UAE summer: Drinking too much water? Here’s how and why it can get toxic

Excessive water intake can lead to a condition called water intoxication or hyponatremia, which, in rare cases, can prove dangerous


Ruqayya Al Qaydi

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Published: Fri 5 Jul 2024, 6:00 AM

Last updated: Tue 9 Jul 2024, 9:42 PM

As the summer in the UAE intensifies, staying hydrated is crucial for good health. Drinking water helps regulate body temperature and prevent heat-related illnesses, but it is important to avoid overconsumption, according to experts.

Excessive water intake can lead to a condition called water intoxication or hyponatremia — which happens when low sodium levels in one’s blood is abnormally low.

Low concentration of sodium in the blood causes cells, including those in the brain, to swell, which could result in health complications. Symptoms range from headaches and nausea to confusion, seizures, or even coma in rare cases.

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Dr Heidy Wagdy, a general practitioner at Medcare Medical Center, Al Furjan West, told Khaleej Times: “Healthy kidneys can process up to 0.8 to 1.0 litres of water per hour. Consuming more than this amount, especially in a short period, can overwhelm the kidneys and lead to water intoxication.”

Posing as ‘experts’, some content creators have been ‘advising’ residents to drink as much water as possible.

While hydration is vital, residents should avoid intake of excessive water. Dr. Aditya Bhabhe, consultant in Nephrology at NMC Royal Hospital in Sharjah, cautioned against consuming more than three to four litres of water within a short period, “as this can be harmful, particularly if repeated throughout the day”.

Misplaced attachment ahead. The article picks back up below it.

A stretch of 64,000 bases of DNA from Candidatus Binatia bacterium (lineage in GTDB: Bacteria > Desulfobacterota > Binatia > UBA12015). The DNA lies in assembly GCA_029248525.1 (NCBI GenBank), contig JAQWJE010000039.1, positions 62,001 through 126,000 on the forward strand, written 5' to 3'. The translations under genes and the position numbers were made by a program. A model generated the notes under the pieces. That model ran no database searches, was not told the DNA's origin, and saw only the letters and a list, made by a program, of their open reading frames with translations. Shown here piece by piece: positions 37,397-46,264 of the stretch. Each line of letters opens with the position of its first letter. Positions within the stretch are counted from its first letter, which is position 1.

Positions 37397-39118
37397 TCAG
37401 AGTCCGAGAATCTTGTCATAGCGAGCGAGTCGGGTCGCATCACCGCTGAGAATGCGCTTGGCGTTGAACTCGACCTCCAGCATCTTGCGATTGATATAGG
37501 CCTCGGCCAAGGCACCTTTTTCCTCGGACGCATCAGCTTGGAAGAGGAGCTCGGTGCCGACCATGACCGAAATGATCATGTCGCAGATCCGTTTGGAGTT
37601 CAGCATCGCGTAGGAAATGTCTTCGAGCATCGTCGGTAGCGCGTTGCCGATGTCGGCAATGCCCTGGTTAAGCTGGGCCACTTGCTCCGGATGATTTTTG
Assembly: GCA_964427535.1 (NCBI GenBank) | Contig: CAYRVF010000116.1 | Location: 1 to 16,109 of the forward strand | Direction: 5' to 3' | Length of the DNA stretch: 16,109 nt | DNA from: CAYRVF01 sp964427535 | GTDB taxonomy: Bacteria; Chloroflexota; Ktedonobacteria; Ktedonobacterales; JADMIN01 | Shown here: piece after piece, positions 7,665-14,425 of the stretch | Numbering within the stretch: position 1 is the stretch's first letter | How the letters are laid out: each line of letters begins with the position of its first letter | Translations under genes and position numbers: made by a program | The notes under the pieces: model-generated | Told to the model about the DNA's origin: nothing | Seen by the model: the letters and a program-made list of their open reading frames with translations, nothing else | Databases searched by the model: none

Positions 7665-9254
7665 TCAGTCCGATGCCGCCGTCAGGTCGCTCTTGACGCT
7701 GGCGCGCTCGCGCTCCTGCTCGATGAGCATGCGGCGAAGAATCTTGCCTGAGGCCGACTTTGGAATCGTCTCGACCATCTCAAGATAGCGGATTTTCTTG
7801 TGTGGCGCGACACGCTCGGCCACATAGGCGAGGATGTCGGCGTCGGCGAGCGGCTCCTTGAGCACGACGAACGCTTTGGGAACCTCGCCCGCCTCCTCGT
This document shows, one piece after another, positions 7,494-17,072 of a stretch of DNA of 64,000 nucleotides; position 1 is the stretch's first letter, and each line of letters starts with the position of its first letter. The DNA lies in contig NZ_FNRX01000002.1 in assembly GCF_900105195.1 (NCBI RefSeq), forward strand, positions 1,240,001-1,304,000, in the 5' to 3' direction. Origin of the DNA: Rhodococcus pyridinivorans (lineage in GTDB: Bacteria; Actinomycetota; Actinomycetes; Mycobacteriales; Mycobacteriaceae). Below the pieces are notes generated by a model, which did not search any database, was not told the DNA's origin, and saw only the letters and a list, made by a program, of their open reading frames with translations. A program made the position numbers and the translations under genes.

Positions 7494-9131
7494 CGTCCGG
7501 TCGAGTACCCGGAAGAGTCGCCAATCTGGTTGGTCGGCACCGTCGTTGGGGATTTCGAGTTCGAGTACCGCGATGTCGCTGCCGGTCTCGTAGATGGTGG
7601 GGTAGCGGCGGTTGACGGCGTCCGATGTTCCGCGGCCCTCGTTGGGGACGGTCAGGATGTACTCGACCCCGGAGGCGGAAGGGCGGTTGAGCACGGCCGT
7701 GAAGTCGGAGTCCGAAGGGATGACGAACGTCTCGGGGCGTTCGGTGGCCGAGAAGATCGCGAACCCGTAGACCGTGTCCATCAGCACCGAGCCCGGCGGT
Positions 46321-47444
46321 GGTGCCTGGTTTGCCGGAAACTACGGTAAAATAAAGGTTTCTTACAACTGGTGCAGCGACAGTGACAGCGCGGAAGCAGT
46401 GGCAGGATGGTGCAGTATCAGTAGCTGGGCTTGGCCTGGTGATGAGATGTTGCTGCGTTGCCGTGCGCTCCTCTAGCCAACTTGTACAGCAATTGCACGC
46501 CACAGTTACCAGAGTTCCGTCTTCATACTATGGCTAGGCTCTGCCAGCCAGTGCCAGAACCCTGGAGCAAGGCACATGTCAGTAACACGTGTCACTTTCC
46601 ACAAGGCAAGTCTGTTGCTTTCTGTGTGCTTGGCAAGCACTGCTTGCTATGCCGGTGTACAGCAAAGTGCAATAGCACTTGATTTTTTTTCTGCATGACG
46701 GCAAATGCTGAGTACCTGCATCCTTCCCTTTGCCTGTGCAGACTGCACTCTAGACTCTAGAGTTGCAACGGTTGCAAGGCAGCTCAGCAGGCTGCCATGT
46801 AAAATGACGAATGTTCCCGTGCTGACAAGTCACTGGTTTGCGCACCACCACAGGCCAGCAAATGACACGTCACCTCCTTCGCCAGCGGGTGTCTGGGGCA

He advised drinking water steadily throughout the day, “responding to the body's thirst cues”.

Dr Khalid Shukri, who specialises in Anti-Aging and Regenerative Medicine at Wealth Medcare Medical Center, recommends a daily intake of two litres during the summer. This could be upped for individuals working in strenuous outdoor activities. However, he warned against consuming more than 1.5 litres of water per hour as it may “dilute electrolyte levels in the blood, posing health risks”.

Dr Wagdy offered some practical tips for residents to maintain proper hydration:

  • Drink regularly: Don’t wait until you’re thirsty to drink water. Sipping small amounts throughout the day is more effective than consuming large quantities at once.
  • Balance electrolytes: Include beverages or foods with electrolytes, especially if engaging in intense physical activities. Sports drinks can help but be mindful of their sugar content.
  • Eat water-rich foods: Incorporate fruits and vegetables like watermelon, cucumbers, and oranges into your diet to boost hydration.
  • Monitor urine colour: Light-coloured urine is a sign of proper hydration.


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